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HP Addresses Customer Concerns After Autonomy Write-Down
Law Technology News
Executives at Hewlett-Packard Co. began explaining in a conference call last week how the company intends to soothe worried customers after accusing former leaders of its Autonomy Corp. subsidiary of "accounting improprieties, misrepresentations and disclosure failures," prior to HP acquiring Autonomy last year for $11.1 billion.
HP CEO Meg Whitman, joined by HP's George Kadifa, executive vice president of software, and Robert Youngjohns, general manager of Autonomy, took questions about how HP will improve responsiveness for Autonomy customers and partners, how HP's due diligence did not find the alleged improprieties earlier, what immediate changes would be made, and how the scandal impacts product roadmaps.
Youngjohns, a former Microsoft executive who joined Palo Alto, Calif.-based HP in September, said that in four to six weeks from now Autonomy will begin using HP-derived key performance indicators to measure customer and partner satisfaction, in addition to performing annual customer surveys. Of partners, "I think that it's fair to say that Autonomy hasn't got a stellar record in terms of partner management, or using partners to get to market either in terms of reselling our [Autonomy] product or in providing the services that are required to implement our [Autonomy] products," he said.
Youngjohns also said he needs to work on keeping employees focused on customers, in addition to their own morale. "I think the former culture was more of a secret society, if you like, where there wasn't much openness and there wasn't much transparency," he noted.
Of the overall scandal, Whitman said that the "HP board feels terribly about this. We feel like we were deceived." "You never dream that you're going to have to do forensic accounting of a publicly held company, but if we're buying another publicly held company, I assure you that we will be doing that," she said.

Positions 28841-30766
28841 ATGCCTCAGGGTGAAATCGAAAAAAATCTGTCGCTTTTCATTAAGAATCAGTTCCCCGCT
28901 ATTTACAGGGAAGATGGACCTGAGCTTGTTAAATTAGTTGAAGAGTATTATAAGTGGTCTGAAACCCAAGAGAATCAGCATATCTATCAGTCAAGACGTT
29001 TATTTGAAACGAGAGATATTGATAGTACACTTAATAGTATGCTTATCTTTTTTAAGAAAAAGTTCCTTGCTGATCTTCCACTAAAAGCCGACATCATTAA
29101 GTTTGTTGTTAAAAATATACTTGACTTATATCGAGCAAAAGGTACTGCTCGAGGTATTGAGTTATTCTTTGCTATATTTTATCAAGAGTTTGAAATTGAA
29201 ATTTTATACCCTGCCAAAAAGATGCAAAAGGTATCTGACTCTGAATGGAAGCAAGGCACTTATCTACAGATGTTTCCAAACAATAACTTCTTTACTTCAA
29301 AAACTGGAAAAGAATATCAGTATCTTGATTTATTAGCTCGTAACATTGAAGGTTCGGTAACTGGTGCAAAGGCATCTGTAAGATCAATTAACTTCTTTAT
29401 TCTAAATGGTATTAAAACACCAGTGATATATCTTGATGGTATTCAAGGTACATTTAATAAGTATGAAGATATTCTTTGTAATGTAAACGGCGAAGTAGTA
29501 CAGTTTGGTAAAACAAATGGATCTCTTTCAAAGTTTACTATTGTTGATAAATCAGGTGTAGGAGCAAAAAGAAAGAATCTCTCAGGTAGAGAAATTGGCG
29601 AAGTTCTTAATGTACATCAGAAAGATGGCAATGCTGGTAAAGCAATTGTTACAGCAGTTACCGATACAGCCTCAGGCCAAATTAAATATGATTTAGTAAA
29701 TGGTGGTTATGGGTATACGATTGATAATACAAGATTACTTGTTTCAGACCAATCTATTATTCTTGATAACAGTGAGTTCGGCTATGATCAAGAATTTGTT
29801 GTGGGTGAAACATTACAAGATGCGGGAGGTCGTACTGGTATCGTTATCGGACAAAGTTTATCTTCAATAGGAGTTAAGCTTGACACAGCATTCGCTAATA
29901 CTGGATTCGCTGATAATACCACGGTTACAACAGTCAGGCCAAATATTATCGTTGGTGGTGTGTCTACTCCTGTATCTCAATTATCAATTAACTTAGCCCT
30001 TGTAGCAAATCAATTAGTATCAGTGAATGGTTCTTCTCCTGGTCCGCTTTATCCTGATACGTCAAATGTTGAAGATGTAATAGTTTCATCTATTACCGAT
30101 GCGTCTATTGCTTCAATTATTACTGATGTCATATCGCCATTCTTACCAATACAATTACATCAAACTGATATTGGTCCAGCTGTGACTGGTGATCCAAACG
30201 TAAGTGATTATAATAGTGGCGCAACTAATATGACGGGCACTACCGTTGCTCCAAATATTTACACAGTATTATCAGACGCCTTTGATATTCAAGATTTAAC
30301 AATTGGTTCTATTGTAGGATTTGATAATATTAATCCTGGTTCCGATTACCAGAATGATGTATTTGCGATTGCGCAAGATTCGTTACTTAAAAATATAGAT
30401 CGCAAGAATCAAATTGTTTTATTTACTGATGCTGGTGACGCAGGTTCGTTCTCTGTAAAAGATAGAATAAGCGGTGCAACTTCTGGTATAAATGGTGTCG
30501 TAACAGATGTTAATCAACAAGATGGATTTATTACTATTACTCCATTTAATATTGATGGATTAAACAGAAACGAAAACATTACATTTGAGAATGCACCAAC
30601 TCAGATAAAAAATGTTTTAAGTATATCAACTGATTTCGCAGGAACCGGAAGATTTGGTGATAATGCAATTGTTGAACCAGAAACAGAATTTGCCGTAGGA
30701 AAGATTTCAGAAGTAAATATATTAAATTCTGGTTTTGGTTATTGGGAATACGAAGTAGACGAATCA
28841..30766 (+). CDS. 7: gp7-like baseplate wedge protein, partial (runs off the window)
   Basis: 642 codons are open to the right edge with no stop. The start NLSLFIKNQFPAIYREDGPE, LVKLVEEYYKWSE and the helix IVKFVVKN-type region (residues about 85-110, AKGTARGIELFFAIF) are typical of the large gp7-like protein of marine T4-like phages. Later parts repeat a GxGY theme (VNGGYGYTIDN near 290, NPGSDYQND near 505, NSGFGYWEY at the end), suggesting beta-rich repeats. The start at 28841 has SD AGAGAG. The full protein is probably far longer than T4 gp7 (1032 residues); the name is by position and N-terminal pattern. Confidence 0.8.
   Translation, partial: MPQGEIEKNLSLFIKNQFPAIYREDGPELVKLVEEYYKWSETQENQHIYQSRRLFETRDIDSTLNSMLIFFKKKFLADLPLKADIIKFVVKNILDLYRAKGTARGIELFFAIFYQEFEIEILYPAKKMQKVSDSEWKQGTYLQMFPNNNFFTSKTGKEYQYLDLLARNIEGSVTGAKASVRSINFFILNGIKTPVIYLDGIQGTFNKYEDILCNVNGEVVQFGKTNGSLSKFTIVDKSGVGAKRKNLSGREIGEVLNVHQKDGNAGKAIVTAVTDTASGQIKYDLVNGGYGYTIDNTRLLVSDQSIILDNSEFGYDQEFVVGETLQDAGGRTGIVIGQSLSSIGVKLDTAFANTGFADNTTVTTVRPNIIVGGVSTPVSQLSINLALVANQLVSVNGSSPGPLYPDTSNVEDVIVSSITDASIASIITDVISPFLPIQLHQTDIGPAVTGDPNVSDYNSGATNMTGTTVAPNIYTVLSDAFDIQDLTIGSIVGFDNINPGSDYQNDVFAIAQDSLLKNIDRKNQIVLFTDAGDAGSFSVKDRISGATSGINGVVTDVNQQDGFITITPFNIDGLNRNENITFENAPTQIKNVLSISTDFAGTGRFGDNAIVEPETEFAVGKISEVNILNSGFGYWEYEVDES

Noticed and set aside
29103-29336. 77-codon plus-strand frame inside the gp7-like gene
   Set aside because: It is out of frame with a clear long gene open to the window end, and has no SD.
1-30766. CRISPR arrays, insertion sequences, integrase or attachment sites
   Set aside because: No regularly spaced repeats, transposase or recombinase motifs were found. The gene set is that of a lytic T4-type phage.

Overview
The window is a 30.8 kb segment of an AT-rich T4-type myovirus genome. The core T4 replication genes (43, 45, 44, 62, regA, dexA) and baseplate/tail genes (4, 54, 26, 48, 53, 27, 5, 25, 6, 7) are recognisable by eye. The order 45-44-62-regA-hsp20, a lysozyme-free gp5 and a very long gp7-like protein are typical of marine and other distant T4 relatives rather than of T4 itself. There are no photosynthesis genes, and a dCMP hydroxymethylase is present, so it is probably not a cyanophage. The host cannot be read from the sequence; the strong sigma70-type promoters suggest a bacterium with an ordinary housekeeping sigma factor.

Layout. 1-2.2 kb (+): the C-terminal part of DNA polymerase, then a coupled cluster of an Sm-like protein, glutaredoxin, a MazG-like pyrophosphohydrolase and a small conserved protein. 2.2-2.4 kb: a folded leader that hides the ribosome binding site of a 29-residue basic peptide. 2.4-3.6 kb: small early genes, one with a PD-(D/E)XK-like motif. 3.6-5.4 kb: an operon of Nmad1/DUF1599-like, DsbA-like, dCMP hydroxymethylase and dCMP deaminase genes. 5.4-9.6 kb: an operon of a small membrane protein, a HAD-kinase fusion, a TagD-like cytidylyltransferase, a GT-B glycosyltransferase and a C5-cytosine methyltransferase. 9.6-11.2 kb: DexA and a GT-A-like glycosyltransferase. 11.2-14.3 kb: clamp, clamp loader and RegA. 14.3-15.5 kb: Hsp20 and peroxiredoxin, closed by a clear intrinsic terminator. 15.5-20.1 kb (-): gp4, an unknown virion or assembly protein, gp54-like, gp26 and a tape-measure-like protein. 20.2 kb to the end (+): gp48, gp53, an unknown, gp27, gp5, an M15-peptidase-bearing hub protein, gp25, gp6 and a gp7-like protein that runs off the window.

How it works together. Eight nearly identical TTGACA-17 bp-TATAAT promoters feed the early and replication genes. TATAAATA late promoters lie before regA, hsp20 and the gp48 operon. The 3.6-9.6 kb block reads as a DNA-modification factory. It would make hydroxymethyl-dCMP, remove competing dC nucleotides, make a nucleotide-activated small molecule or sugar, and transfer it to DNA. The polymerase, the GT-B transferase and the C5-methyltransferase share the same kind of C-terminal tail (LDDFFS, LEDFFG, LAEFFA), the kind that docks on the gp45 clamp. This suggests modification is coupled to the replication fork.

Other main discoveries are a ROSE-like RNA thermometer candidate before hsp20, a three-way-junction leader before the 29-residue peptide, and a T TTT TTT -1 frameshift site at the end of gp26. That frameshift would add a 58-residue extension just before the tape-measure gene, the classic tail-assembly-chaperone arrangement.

Former Autonomy CEO Mike Lynch left in May as part of an HP-wide layoff of 27,000 people. Notable executives who remain at Autonomy include Neil Araujo, general manager of enterprise content management; Galina Datskovsky, senior vice president of information governance; Fernando Lucini, lead technologist; and Rafiq Mohammadi, general manager for compliance and legal products.
On the product side, "In the backup, e-discovery, and archiving space, we're looking at the boundaries between those businesses because it's increasingly clear they're getting overlapped. What you might archive may become what you need to do e-discovery on next, and it would be great if we could do that from a single platform, and that's what we'll be working toward," Youngjohns said. Autonomy's software could stand fewer customization requirements upon installation, he added. Officials will expand on both plans at the HP annual user conference in Frankfurt, Germany, next month, he said.
Autonomy needs to simplify its product catalog and make its roadmap more predictable, Kadifa said. "This is something we intend to start sharing with our customers in the first half of next year," he continued. The company is also working toward services available through the public cloud, Youngjohns added. (Autonomy, based in Cambridge, England, and in San Francisco, is already known for its private cloud services.)
Recent product announcements from Autonomy focused on integrating the company's software with HP information governance applications, and also with HP hardware such as servers and printers. Integration with HP storage is expected to be announced next week.